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The Truth About Cancer and Artificial Sweeteners

Updated on July 2, 2020
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Fredda Branyon has dedicated her life to the advancement of complementary medicine.

Artificial sweeteners — also commonly known as synthetic sugar substitutes — are chemicals that food and beverage manufacturers add to their products in order to achieve a sweet taste. Packets of artificial sweeteners, which people can use to sweeten their coffees, teas, and baked goods at home, are also available in grocery stores.

Sometimes, people refer to these additives as "intense sweeteners." They achieve a taste similar to regular table sugar, although artificial sweeteners tend to be a lot sweeter.

What are the types of artificial sweeteners?

According to the Food and Drug Administration (FDA), these sugar substitutes are allowed for use in the United States of America and/or European Union:

  • Acesulfame potassium. Similar to aspartame, acesulfame potassium is about 200 times sweeter than table sugar. Manufacturers sell it under the brand names Sweet One and Sunnet.

  • Advantame. Surprisingly, this synthetic sugar substitute is 20,000 times sweeter — yes, you read that right — in comparison to actual sugar. It is best used for baking or cooking.

  • Aspartame. Compared to table sugar, this additive is 200 times sweeter. Manufacturers sell it under the brand names Equal, NutraSweet, and Sugar Twin. This sweetener is what Coca-Cola uses in their sugar-free soda called Zero.

  • Aspartame-acesulfame salt. Don't let the word "salt" fool you. This additive is 350 times sweeter than table sugar, and it is often sold under the brand name Twinsweet.

  • Neotame. This synthetic sweetener is 13,000 times sweeter than sugar. Like Advantame, most use it for cooking and baking. Makers sell it under the brand name Newtame.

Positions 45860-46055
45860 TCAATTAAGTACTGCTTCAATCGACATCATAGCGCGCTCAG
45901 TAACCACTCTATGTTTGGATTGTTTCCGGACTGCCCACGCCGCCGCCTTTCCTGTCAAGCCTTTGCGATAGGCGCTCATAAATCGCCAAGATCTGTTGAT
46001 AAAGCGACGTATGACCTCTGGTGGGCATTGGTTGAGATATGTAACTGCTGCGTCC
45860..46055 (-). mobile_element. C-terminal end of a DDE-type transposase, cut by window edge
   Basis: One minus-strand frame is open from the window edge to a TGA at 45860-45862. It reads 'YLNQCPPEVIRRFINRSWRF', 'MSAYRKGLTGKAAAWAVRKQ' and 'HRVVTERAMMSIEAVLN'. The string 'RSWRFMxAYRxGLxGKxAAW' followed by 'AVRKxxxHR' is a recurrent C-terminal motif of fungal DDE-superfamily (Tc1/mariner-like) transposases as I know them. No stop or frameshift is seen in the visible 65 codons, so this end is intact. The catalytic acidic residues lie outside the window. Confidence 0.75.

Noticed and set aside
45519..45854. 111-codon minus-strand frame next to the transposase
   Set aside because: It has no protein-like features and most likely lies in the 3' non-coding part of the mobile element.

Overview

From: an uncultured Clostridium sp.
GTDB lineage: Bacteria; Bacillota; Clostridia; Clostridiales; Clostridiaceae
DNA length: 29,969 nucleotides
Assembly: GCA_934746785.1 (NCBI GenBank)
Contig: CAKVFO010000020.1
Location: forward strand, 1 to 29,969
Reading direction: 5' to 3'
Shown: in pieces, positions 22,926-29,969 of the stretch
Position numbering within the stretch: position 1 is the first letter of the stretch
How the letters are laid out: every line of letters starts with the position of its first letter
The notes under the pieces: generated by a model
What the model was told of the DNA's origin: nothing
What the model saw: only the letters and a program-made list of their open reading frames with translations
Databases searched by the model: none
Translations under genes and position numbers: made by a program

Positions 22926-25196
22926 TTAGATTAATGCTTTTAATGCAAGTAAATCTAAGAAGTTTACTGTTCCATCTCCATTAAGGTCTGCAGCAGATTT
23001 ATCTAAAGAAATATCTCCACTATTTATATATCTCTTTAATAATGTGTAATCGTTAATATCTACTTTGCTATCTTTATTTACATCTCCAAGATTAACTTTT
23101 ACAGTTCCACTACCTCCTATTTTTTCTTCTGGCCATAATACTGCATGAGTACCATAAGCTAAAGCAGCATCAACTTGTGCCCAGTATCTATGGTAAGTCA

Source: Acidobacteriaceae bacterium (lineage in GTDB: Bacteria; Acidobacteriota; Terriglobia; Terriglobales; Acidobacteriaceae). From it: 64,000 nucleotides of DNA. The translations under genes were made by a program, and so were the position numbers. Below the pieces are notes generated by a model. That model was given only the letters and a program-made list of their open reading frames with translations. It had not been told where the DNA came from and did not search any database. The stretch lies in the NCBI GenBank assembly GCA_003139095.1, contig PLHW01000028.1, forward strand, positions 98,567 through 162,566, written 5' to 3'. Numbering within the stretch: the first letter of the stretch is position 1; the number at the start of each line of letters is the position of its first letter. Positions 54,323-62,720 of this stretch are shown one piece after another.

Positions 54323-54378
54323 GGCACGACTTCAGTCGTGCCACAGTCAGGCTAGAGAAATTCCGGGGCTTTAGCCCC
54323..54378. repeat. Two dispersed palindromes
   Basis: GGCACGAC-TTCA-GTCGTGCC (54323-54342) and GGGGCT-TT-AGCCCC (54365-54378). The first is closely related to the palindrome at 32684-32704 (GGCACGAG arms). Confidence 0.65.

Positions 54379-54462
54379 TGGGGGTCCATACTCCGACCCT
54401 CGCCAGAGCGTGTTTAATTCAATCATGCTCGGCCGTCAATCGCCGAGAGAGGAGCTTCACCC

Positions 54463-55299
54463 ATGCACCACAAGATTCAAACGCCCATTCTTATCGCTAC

• Sacchari. Sold under popular brand names like Sweet'N Low, Necta Sweet, and Sweet Twin, saccharin is approximately 700 times sweeter than regular table sugar.

  • Sodium cyclamate. Compared to the others on this list, sodium cyclamate is less potent, although it is still 50 times sweeter than regular table sugar. Initially incorporated into cooking and baking recipes, the United States banned cyclamate in 1970. The European Union, however, considers it as safe.

  • Sucralose. Being 600 times more sweet than table sugar, most people use sucralose in cooking and baking. Manufacturers sell it under the popular brand name Splenda.

Is there a link between cancer and artificial sweeteners?

Now that you know about the most common artificial sweeteners available, it is time to discuss the correlation between synthetic sugars and cancer.

Debates about this health concern began in the 1970s when a study found an increased risk of bladder cancer in rats that were fed sodium cyclamate and saccharin daily for two years. Out of the 50 test subjects, only eight male rats and nine female rats survived.

In hindsight, it is important to know that rats metabolize saccharin and some synthetic sugars differently than people. Since then, multiple clinical studies on humans have revealed no link between artificial sweeteners and cancer (1, 2, 3, 4).

Furthermore, regulatory authorities in the United States and European Union conducted further evaluations about this ongoing debate, and both great powers agreed that artificial sweeteners or synthetic sugar substitutes do not increase the risk of developing cancer when consumed in recommended amounts.

However, cyclamate has a different narrative. As mentioned, the United States outlawed the use of sodium cyclamate in the country after the medical study about bladder cancer developing in rats was published in 1970. Even though subsequent studies in animals failed to show a cancer connection, the United States has not reapproved the use of cyclamate.


The likelihood of cancer occurring varies by individual and depends heavily on the specific type of synthetic sugar consumed. To avoid the potential dangers of artificial sweeteners, try natural sweeteners instead.


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